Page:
Unfortunately, our sinking feeling (along with the sinking city) was correct. Just as dusk set in, a Gretna Sheriff showed up, jumped out of his patrol vehicle, aimed his gun at our faces, screaming, “Get off the fucking freeway”. A helicopter arrived and used the wind from its blades to blow away our flimsy structures. As we retreated, the sheriff loaded up his truck with our food and water.

Once again, at gunpoint, we were forced off the freeway. All the law enforcement agencies appeared threatened when we congregated or congealed into groups of 20 or more. In every congregation of “victims” they saw “mob” or “riot”. We felt safety in numbers. Our “we must stay together” was impossible because the agencies would force us into small atomized groups.

In the pandemonium of having our camp raided and destroyed, we scattered once again. Reduced to a small group of eight people, in the dark, we sought refuge in an abandoned school bus, under the freeway on Cilo Street. We were hiding from possible criminal elements, but equally and definitely we were hiding from the police and sheriffs with their martial law, curfew, and shoot-to-kill policies.

Read the analysis, with links to corroborating accounts, or the original report.

My usual response in the fact of governmental incompetence is standard libertarian analysis, since understanding the root causes and having ideas about how to fix them provide some comfort. But such a response fails me utterly here, for this was not merely an inefficient waste of resources, it was callous and deliberate cruelty to the hapless victims of a mind-numbing tragedy by those assigned to help. This is the realm of Milgram and Zimbardo, not Smith, and it makes me much angrier because I have not yet become blasé from overexposure.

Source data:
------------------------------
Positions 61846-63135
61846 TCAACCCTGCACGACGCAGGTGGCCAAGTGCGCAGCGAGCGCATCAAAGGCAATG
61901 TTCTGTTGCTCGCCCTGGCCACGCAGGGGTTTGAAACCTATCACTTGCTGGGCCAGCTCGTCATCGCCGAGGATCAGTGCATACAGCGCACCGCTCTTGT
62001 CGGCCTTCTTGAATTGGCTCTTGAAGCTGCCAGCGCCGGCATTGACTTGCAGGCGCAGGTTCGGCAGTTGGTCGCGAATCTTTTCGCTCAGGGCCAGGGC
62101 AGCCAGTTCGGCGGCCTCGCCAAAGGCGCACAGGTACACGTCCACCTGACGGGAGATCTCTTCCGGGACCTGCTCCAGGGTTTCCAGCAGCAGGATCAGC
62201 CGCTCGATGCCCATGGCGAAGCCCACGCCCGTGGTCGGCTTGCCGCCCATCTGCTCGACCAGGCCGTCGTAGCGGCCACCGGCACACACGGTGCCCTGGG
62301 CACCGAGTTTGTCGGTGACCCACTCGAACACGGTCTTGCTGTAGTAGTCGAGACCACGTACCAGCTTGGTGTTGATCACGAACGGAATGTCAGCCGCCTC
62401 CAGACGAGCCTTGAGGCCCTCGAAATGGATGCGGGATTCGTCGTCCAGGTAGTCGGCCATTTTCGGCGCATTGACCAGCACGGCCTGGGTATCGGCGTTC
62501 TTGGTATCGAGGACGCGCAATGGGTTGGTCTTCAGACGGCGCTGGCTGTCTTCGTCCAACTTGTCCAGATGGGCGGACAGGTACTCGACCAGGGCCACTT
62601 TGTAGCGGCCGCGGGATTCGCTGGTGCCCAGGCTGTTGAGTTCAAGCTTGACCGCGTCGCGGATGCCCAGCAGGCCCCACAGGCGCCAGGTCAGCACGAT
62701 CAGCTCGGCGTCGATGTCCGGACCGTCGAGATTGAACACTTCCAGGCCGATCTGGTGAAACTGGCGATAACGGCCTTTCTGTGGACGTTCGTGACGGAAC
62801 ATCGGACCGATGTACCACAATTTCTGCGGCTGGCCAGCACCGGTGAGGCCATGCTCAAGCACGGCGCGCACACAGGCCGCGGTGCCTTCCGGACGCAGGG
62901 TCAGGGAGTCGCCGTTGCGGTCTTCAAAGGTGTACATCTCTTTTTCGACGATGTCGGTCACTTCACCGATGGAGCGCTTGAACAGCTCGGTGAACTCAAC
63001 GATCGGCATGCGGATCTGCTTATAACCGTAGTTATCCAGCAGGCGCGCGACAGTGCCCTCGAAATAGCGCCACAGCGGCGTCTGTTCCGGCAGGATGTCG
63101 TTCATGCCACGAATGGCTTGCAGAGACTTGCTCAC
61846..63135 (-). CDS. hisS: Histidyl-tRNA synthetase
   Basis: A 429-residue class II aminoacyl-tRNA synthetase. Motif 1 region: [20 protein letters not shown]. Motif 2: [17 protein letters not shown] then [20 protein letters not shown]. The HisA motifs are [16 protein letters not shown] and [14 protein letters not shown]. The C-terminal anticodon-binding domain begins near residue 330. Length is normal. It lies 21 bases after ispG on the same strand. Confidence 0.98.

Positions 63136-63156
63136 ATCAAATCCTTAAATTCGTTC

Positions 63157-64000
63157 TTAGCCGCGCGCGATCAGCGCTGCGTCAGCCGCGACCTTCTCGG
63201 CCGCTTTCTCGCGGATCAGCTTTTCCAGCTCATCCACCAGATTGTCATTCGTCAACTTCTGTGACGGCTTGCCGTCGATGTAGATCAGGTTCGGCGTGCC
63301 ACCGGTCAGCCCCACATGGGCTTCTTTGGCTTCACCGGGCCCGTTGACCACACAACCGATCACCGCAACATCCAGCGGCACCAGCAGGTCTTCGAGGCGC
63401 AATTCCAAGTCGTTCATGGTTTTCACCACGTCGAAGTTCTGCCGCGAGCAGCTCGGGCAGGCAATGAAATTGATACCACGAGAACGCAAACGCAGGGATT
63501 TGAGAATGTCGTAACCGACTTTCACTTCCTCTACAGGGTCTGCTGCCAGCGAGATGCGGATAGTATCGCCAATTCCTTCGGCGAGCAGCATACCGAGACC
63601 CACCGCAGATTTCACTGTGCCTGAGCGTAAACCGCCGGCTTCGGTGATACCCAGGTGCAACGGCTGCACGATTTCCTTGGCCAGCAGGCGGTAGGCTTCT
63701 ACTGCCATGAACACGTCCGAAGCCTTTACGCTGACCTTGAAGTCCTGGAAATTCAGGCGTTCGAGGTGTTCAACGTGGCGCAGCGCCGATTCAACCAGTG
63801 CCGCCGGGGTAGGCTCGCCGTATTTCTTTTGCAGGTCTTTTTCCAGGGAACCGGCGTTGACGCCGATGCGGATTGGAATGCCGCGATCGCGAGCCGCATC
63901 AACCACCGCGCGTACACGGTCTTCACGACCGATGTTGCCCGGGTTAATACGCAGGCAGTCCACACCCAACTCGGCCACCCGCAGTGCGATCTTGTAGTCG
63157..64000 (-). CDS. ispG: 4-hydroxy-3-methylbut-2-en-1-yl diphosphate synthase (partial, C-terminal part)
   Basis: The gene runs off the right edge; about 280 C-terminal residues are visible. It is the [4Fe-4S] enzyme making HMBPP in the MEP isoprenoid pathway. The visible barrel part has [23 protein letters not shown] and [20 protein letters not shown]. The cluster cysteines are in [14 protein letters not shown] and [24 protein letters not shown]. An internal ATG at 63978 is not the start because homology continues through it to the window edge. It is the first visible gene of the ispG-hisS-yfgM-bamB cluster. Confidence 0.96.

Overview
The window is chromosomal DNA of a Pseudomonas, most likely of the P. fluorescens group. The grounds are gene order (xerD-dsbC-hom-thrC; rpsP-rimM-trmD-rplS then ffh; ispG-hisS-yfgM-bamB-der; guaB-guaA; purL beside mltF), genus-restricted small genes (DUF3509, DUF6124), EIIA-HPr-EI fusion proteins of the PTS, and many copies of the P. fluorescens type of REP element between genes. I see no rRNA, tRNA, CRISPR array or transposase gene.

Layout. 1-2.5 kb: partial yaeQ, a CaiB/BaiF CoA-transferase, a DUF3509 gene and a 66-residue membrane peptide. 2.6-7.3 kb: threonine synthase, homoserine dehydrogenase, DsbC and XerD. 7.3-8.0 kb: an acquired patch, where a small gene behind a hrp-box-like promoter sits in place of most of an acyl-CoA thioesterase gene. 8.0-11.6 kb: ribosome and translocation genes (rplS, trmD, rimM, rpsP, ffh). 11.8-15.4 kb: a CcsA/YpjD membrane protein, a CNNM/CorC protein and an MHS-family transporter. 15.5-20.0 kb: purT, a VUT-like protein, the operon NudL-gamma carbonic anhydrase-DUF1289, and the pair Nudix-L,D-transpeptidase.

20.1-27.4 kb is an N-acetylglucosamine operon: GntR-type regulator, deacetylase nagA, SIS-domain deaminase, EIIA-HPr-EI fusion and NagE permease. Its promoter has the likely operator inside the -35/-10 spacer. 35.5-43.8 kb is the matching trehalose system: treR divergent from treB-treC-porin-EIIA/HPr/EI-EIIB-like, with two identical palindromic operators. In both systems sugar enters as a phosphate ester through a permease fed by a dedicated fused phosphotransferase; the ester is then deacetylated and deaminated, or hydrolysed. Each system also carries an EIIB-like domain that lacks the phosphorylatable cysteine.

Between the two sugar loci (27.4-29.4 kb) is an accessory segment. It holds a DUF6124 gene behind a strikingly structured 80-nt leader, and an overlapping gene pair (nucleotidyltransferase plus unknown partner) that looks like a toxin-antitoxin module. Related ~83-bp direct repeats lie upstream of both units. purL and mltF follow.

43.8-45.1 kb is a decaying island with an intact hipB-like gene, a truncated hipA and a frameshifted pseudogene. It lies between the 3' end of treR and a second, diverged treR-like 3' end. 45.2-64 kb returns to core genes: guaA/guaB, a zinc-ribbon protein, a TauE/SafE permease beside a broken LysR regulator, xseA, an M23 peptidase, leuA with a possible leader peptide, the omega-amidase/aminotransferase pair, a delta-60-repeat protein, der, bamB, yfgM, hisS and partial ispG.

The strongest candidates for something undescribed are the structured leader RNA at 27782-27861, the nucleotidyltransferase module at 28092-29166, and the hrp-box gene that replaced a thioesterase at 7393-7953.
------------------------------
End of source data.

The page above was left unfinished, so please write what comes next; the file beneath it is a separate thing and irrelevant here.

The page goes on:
I hope I never do.

(hat tip Marginal Revolution)

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I'd say the key elements of

I'd say the key elements of the story have been confirmed:

First sentence: "A Louisiana police chief has admitted that he ordered his officers to block a bridge over the Mississippi river and force escaping evacuees back into the chaos and danger of New Orleans."

CNN has now picked up the

CNN has now picked up the story.

Apparently Gretna had evacuated, and Gretna law enforcement viewed themselves as protecting the unoccupied property of its citizens from potential looting.

The mayor of New Orleans

The mayor of New Orleans seemed to think that people were turned back at that bridge by police w/ guns, see here. He says it was b/c a looter got across there and caused problems in a shopping center.

I have seen this article

I have seen this article previously and have read numerous comments from others posting on it that claim it might be faked. Part of the story, the bit about paying 25,000 dollars to rent buses which were then commandeered by the police (not shown in above excerpt) is taken right from another story about hotel employees in such a situation. The guy who wrote it also writes from world socialist worker or some such organization. An easy indicator of bias. You guys should be more careful in finding and researching your sources of information.